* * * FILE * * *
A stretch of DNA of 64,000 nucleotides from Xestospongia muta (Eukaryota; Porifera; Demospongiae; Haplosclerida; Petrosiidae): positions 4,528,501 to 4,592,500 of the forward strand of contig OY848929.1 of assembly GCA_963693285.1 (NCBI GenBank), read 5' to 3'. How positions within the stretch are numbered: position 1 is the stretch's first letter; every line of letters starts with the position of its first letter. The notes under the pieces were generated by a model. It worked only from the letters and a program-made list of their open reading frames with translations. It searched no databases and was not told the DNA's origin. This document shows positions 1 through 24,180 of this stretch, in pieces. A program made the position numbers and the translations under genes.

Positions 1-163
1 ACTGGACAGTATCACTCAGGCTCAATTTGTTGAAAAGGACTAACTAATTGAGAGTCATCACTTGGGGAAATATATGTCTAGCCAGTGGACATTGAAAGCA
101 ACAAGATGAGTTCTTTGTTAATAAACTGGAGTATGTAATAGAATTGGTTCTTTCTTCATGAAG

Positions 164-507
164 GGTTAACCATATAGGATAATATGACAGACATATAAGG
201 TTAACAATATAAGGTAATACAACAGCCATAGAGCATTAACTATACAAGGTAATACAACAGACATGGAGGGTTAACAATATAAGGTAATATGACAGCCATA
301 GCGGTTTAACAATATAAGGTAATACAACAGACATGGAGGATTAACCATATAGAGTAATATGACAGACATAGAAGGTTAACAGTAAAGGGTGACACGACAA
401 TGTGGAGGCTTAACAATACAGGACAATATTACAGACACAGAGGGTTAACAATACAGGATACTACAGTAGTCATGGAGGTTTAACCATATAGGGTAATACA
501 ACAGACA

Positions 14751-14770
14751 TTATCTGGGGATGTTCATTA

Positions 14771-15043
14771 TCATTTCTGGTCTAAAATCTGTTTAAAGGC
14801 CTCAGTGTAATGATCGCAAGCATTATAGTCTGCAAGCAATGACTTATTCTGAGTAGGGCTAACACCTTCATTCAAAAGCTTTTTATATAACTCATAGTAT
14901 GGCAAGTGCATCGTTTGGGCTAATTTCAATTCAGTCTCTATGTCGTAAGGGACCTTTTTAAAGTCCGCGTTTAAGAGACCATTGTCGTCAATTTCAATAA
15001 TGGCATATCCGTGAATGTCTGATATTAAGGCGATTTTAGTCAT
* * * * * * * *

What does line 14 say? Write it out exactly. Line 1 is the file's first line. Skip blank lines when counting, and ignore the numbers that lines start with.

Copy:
14771 TCATTTCTGGTCTAAAATCTGTTTAAAGGC